Canada, 1900-1950: Un Pays Prend Sa place/A Country Comes of Age

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CANADA, 1900-1950 Un pays prend sa place/A Country Cornes of Age Serge Bernier and John MacFarlane, editors Ottawa: Organization for the History of Canada, 2003. 253pp, $15.00 paper (ISBN 0-9733730-0-8)

The first half of the 20th century, the editors of this volume tell us, was a transitional period in Canada's history, a time when the country was seeking its own modern identity. The papers published here, originally presented at the sixth conference of the Organization for the History of Canada, do not, they acknowledge, cover the period in depth, but they do endeavour to trace Canada's evolution from a colony to a nation of increasing importance on the world scene, especially as a result of the second World War. Both domestic and international subjects are covered; the latter will be of most interest to readers of this journal, but they will find that the former also have value, by establishing some of the broader context for Canadian activities abroad.

That Canada was slow to evolve from colony to nation in terms of the face it showed the world is symbolized for Mane-Josée Therrien by the design of the Canadian legation (now embassy) in Tokyo, completed in the early 1930s. Carried out under the watchful eye of Canada's first minister there, Sir Herbert Marler, this much admired project, Therrien points out, was reflective of Marler's taste as a member of Montreal's haute bourgeoisie and, by adopting the neo-Georgian style, represented his own and Canada's continuing attachment to the British connection. Because it was derivative, Thermen concludes that the legation was of little importance in the development of a distinctive Canadian architecture. One could argue, however, that it had symbolic value for a country new on the diplomatic circuit in Tokyo, by providing a striking presence there in an architectural language familiar to those acquainted with the international community.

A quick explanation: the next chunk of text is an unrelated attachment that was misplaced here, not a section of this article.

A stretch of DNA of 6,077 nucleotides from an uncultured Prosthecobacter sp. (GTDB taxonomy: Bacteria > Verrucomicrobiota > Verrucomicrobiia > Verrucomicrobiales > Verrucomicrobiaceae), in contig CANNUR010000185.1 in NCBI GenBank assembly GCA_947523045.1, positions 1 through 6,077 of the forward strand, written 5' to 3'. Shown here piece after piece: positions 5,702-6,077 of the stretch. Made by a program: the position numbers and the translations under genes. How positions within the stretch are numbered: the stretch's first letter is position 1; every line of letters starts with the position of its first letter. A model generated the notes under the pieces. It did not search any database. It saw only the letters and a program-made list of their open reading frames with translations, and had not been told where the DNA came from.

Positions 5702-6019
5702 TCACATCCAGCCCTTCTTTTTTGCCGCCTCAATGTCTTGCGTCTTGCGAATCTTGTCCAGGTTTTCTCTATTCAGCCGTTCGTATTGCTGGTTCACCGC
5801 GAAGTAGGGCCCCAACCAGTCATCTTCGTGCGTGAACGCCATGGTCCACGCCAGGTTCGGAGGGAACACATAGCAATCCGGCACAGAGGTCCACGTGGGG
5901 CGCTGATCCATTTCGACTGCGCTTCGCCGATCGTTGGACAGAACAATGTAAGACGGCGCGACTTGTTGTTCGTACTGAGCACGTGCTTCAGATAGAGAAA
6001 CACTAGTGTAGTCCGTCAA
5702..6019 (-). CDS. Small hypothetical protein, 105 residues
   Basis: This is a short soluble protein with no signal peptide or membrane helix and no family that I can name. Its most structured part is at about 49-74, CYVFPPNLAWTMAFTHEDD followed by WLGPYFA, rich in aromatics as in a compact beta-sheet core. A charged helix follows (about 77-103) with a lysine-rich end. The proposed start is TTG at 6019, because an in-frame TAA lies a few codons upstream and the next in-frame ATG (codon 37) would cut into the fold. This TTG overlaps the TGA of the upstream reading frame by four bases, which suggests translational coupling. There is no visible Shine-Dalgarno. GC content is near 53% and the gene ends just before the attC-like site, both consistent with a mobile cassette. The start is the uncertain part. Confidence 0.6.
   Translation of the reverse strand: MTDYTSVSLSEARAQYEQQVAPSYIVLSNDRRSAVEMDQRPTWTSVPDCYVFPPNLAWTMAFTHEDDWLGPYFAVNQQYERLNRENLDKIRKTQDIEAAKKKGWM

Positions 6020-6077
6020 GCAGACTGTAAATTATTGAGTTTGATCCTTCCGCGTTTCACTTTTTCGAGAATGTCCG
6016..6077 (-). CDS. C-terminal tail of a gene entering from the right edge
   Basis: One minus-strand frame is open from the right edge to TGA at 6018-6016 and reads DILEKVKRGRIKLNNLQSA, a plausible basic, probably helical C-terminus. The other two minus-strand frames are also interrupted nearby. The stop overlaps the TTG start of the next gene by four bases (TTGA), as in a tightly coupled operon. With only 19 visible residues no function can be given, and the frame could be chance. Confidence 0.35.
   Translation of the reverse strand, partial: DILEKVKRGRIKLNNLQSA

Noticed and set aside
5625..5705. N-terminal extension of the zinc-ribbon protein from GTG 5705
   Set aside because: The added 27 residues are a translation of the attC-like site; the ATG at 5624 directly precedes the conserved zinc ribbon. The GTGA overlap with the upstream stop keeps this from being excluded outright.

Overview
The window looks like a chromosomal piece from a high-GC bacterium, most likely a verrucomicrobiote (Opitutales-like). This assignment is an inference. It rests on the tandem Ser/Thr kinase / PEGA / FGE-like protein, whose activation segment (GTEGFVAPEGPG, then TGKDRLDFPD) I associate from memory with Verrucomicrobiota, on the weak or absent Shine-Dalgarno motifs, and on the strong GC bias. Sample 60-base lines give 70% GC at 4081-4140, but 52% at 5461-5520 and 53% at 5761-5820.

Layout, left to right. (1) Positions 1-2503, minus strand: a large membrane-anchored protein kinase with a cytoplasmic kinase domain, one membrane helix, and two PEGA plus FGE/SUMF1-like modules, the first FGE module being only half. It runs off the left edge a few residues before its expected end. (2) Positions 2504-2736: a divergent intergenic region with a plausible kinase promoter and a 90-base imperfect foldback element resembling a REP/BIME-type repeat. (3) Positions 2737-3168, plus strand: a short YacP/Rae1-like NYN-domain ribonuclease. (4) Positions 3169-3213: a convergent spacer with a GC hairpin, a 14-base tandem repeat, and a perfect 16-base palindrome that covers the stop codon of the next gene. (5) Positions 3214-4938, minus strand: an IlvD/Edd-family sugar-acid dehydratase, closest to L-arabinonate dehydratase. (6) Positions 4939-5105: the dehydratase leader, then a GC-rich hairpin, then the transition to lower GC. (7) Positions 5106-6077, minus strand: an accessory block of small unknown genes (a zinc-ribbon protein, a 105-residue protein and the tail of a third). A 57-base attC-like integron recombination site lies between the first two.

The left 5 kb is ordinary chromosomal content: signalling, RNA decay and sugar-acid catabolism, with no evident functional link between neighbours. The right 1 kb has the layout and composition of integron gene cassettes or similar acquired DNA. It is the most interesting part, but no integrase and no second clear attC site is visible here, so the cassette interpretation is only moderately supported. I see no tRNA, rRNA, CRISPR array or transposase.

Canada's slowness to change was also reflected in immigration policy, which Patricia Roy finds to have been more restrictive in 1950 than in 1900. She does see the beginnings of a change of attitudes around the later year, however, although racial restrictions would not begin to be relaxed until 1962. This suggests that the real transitional years in immigration policy may have been the 1950s, with the explanation to be found in changes during that decade in public opinion and also in the evolution of attitudes in the public service and in the political parties.

According to Patrick Brennan, it was easier to carry out an innovative foreign policy in the early years after the second World War, partly because of the influence of several leading anglophone journalists, including George Ferguson, Grant Dexter, Ken Wilson, Blair Fraser, and Bruce Hutchison. The picture Brennan paints is of a tight little establishment of journalists, officials, and like-minded politicians, one of whose objectives was to spread enlightenment, not only to the general public but also to other politicians whose views were more parochial. It would be interesting also to know about the role of francophone commentators, and to what extent writers from each linguistic community appeared in the media of the other.

The postwar diplomacy that Brennan's journalists supported, according to Norman Hillmer, had more in common with that practised by Mackenzie King than either he or the diplomats of the later 1940s and 1950s might have cared to admit. King, Hillmer argues, accepted an obligation to support Britain if there should be war, but he and his Québec lieutenant, Ernest Lapointe, confused the issue in public. …